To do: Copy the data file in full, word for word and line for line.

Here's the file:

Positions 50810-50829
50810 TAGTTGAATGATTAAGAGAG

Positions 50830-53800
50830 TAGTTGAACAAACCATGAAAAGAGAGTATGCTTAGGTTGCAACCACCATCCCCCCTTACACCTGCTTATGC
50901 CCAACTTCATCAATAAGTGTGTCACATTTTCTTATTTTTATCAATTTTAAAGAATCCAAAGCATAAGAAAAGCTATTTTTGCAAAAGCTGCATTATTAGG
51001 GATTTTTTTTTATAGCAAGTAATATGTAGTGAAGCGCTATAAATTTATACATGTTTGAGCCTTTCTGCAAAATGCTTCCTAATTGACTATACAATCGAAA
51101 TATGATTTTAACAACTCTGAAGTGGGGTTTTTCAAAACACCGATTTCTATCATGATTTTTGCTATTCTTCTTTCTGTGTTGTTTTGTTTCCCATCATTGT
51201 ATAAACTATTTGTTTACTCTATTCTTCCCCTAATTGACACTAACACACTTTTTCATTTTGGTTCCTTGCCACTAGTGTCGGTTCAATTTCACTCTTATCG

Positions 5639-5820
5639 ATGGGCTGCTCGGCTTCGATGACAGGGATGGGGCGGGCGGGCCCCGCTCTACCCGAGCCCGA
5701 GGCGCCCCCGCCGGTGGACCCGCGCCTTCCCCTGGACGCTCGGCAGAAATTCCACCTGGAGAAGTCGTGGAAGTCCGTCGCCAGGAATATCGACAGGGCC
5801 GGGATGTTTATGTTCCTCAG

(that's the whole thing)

Positions 50810-50829
50810 TAGTTGAATGATTAAGAGAG

Positions 50830-53800
50830 TAGTTGAACAAACCATGAAAAGAGAGTATGCTTAGGTTGCAACCACCATCCCCCCTTACACCTGCTTATGC
50901 CCAACTTCATCAATAAGTGTGTCACATTTTCTTATTTTTATCAATTTTAAAGAATCCAAAGCATAAGAAAAGCTATTTTTGCAAAAGCTGCATTATTAGG
51001 GATTTTTTTTTATAGCAAGTAATATGTAGTGAAGCGCTATAAATTTATACATGTTTGAGCCTTTCTGCAAAATGCTTCCTAATTGACTATACAATCGAAA
51101 TATGATTTTAACAACTCTGAAGTGGGGTTTTTCAAAACACCGATTTCTATCATGATTTTTGCTATTCTTCTTTCTGTGTTGTTTTGTTTCCCATCATTGT
51201 ATAAACTATTTGTTTACTCTATTCTTCCCCTAATTGACACTAACACACTTTTTCATTTTGGTTCCTTGCCACTAGTGTCGGTTCAATTTCACTCTTATCG

Positions 5639-5820
5639 ATGGGCTGCTCGGCTTCGATGACAGGGATGGGGCGGGCGGGCCCCGCTCTACCCGAGCCCGA
5701 GGCGCCCCCGCCGGTGGACCCGCGCCTTCCCCTGGACGCTCGGCAGAAATTCCACCTGGAGAAGTCGTGGAAGTCCGTCGCCAGGAATATCGACAGGGCC
5801 GGGATGTTTATGTTCCTCAG